Can 'The Lion King' Feel the Love at the Box Office?

July 12, 2019

By Max Godnick

After one of the coldest summers at the box office in years, Hollywood just can't wait to see 'King.'

Disney's photorealistic recreation of the most successful G-rated movie in history stampedes into theaters Friday - and by year's end, the remake will probably be the biggest PG title ever, too.

"The Lion King" (2019) — as it seems destined to be parenthetically (and awkwardly) — referred is projected to make upwards of $170 million in North America alone during its opening weekend. It's made $55 million and counting in China already, and the 90-second teaser has over 65 million views on YouTube since dropping seven months ago.

If it's not the highest-grossing movie of 2019, "The Lion King" (2019) will only fall short of the likely highest-grossing movie of all time in "Avengers Endgame", and the final chapter of the pound-for-pound highest-grossing franchise of all time in "Star Wars: The Rise of Skywalker."

Disney, Disney, and Disney again.

The studio has flexed its magic every way it knows how, all year long. Marvel and Lucasfilm are making the House of Mouse's multibillion dollar acquisitions seem like bigger steals with every new sequel and theme park. Disney's in-house intellectual property ("Toy Story," "Frozen") are proving their cultural staying power with sequels both in the books and still to come this year. And the entertainment giant's latest box-office invention might be its most brilliant and cynical yet: the "live-action" remake.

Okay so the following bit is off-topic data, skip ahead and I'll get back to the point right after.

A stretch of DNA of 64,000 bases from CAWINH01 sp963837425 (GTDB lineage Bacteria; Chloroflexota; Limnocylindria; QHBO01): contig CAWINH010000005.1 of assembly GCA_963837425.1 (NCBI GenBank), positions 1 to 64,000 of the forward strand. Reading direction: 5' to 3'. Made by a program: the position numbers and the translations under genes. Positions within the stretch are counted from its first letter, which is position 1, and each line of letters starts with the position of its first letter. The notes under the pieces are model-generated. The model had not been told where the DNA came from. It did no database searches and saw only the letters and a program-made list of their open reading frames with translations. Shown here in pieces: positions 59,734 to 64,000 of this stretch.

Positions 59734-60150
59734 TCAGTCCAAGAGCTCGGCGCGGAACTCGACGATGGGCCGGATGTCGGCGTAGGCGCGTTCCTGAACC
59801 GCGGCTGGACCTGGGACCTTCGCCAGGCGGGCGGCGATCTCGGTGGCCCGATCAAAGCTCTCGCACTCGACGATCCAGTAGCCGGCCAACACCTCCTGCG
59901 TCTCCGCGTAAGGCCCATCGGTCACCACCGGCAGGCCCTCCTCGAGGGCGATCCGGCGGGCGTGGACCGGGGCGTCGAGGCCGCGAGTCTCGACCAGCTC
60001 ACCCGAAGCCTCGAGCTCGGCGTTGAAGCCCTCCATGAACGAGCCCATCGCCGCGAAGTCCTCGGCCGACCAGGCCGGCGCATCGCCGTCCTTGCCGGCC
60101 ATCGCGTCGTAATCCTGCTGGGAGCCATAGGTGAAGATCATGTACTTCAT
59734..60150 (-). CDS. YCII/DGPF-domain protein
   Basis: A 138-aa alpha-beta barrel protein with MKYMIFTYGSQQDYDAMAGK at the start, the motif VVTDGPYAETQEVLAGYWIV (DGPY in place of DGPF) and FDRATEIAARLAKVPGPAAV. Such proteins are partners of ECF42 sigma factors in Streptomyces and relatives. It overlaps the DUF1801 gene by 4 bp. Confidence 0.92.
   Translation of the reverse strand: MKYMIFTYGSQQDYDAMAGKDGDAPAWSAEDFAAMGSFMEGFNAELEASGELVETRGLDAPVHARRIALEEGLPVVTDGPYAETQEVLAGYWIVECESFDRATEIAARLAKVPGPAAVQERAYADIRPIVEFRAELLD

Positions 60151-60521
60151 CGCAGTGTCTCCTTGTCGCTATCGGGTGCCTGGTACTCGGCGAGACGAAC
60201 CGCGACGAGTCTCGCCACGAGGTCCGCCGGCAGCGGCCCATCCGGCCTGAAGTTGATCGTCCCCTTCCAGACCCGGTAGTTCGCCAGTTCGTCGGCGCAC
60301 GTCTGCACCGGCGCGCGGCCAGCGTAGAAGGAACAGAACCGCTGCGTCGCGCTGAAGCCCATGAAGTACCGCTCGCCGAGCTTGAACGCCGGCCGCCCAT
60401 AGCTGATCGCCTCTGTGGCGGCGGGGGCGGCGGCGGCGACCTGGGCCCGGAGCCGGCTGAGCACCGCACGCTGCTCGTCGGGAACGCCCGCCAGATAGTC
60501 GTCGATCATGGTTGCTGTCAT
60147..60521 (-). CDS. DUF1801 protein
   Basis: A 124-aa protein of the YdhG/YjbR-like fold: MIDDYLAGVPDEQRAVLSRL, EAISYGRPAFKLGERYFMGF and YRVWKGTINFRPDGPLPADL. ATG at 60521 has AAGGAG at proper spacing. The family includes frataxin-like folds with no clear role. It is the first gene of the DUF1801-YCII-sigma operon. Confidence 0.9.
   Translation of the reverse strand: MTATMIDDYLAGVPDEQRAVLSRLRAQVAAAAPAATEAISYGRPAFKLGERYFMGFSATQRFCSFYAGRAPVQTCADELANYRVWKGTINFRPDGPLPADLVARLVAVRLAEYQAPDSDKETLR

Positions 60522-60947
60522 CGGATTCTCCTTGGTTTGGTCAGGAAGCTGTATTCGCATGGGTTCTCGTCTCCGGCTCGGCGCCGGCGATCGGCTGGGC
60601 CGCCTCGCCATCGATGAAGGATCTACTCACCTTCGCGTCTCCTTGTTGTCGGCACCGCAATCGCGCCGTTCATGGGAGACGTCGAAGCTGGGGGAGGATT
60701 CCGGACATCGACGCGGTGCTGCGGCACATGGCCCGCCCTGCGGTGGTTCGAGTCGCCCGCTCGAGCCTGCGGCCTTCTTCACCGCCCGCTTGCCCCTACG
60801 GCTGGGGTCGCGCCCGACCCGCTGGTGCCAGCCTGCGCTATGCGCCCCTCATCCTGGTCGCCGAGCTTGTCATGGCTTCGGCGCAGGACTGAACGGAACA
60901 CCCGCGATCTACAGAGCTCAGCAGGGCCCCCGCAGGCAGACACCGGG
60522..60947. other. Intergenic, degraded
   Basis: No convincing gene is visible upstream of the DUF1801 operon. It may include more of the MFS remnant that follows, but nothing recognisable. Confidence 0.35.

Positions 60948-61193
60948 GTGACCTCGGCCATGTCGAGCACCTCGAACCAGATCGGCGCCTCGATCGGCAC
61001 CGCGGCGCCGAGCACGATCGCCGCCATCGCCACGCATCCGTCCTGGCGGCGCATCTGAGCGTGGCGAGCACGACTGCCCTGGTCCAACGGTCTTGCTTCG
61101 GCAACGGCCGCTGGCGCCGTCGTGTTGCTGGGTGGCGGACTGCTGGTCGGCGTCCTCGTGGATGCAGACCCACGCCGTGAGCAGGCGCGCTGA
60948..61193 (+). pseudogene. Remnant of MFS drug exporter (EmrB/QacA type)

Bob Iger and Co. started deploying the tactic nearly a decade ago with "Alice in Wonderland (2010) and with spiffed up versions of "Cinderella" (2015), "The Jungle Book" (2016), and "Beauty and the Beast" (2017) adding to an already impressive bottom line soon after.

But 2019 seems to be the year Disney set its sights more squarely than ever on its own tail.

It started in the spring, when "Dumbo" (2019) opened 71 years after its source material first hit theaters — just about a year before Joe Biden was born. By Memorial Day, "Aladdin" (2019)'s magic carpet ride to the billion-dollar club, was already well underway. In July, the trailer for "Mulan" (2020) notched 23 million YouTube views in just a few days. That same week, a color-blind casting update about the role of Ariel in "The Little Mermaid" (Probably 2021) proved controversial enough to keep Twitter occupied for the better part of a news cycle.

Now, it's Simba and Nala's turn to keep the nostalgia parade going. The freshly-dropped soundtrack is already climbing the streaming charts to mixed, but not surprising, reviews - Beyonce, good singer, Seth Rogen, less so. Criticism of the film itself is equally imbalanced — with near universal praise for its technical achievement and eerie unease for its emphasis on photoreality over cartoonish fun.

But it's A-plus-list cast, ubiquitous title, and cross-generational appeal will be more than enough to hoist the movie into the box-office stratosphere quicker than Rafiki can lift a baby lion.

In a year that's already seen the studio become savior of the universe, granter of wishes, and acquirer of Foxes — now Disney is ready to add another title to its already unprecedented 2019 mantle: King of the Jungle.